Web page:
Children in rural Nepal are confined to the classroom because so few are taken on school trips.
Swechhya Rajbhandai with her students

After completing my Bachelors from the US, I decided to return back to Nepal to learn more about the country and the issues it's facing at a grassroots level. I decided to leave my privileged life and the amenities it provides to give two years of my life to help those who are less fortunate than me. I am almost close to finishing my first year of my Teach For Nepal Fellowship in a rural village of Dhanusa where I teach students from ages 11 to 16 at an under-resourced public school — with a vision to provide quality education to children in Nepal.

The girls where I teach are deprived of many opportunities and constantly face numerous social problems such as child marriage and are victims of dowry system. This patriarchal oppression keeps them unexposed to the outside world and isolated. Every day when I take a step inside a classroom and don't see a girl present, my heart starts beating louder than a jungle drum and my knees start shaking with thoughts of her getting married in an early age.

Living in Dhanusa has exposed me to a different reality of Nepal. Here the girls remain trapped in the cycle of poverty and gender-based inequality that has plagued the country for generations. Most start their lives in their parents' kitchen and end in their husbands' kitchen. I was shocked when some of the girls in my class told me they hadn't even visited Janaki Mandir, a famous and historic temple in Janakpur city only five kilometers away from where they live.

In hopes of changing this reality, my two co-Fellows and I are trying to provide exposure to girls by showing them a glimpse of life outside their own village. We are planning to take a total of 30 girls from Grade 8 to 10 on a 3-day educational trip to Chitwan National Park and the famous Manakamana Temple to experientially learn what they have only read about in books.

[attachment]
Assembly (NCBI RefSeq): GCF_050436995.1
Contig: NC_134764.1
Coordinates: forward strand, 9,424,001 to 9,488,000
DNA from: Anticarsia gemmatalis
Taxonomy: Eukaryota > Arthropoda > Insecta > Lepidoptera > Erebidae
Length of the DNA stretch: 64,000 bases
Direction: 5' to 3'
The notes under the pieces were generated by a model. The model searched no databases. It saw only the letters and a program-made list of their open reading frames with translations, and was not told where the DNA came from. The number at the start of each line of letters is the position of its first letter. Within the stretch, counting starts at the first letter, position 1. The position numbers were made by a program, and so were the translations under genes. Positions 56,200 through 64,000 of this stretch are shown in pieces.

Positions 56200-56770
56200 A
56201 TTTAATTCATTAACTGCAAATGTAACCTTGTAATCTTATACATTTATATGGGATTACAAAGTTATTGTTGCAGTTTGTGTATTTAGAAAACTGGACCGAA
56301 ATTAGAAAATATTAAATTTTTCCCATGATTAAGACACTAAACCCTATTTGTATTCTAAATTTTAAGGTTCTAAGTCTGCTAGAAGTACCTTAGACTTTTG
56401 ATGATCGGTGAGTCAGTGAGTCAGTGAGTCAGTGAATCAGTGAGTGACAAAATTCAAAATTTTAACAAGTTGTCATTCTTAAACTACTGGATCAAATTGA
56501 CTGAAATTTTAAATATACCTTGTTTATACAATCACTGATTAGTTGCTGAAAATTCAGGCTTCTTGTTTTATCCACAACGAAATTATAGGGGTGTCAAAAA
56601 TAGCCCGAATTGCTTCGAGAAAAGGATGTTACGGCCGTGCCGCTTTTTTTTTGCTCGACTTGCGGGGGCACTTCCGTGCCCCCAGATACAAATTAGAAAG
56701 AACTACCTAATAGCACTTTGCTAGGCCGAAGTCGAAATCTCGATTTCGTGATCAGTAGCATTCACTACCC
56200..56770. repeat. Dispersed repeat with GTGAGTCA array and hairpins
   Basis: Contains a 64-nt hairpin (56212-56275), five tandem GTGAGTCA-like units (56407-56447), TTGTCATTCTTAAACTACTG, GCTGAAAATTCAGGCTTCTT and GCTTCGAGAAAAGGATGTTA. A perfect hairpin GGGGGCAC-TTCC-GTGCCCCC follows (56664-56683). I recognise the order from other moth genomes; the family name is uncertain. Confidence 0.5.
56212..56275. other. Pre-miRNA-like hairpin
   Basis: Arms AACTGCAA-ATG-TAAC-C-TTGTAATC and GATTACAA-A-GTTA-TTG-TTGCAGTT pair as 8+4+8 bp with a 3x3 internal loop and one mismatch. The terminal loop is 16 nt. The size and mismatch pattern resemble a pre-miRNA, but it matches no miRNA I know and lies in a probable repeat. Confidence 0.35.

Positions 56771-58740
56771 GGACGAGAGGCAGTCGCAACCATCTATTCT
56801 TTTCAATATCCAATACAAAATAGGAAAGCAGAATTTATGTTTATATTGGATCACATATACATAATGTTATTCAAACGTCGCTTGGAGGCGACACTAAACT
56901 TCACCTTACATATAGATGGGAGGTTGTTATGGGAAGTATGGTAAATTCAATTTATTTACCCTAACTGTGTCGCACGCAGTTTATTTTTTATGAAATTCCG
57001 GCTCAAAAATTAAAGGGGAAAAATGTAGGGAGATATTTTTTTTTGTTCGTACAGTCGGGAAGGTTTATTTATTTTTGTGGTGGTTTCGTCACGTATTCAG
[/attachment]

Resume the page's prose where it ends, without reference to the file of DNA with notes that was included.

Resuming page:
For the trip, we have held multiple sessions with both boys and girls about the girls only trip. The session was held to make students realize that boys in Dhanusa had more opportunities and privileges compared to girls. And we were able to achieve our objective when one boy stood up and said, "Miss, we get multiple opportunities to go on trips like these, but the girls don't. If we go, parents won't allow the girls to go on a trip of a lifetime for them."

For the trip, my co-Fellows and I visited multiple homes of students to convince their parents who were skeptical about the trip – so far the majority of the parents have agreed.

Our students are excited about the trip and are looking forward to connecting between what happens within the walls of a classroom and the real-world. To make this happen, I need your help.

I humbly request all of you to join me on my journey to provide quality education by making a generous contributing towards my students' educational trip. My students will be forever grateful and we welcome any amount.

Thank you.

Start Date: December 05, 2017
End Date: December 10, 2017
Funds Required
USD $1,000.00NPR 100,000.00
59.0% Raised
USD $410.00NPR 41,000.00

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Contact Information

"TFN House"
140 Chitra Marga, Kantipath
Jamal, Kathmandu, Nepal


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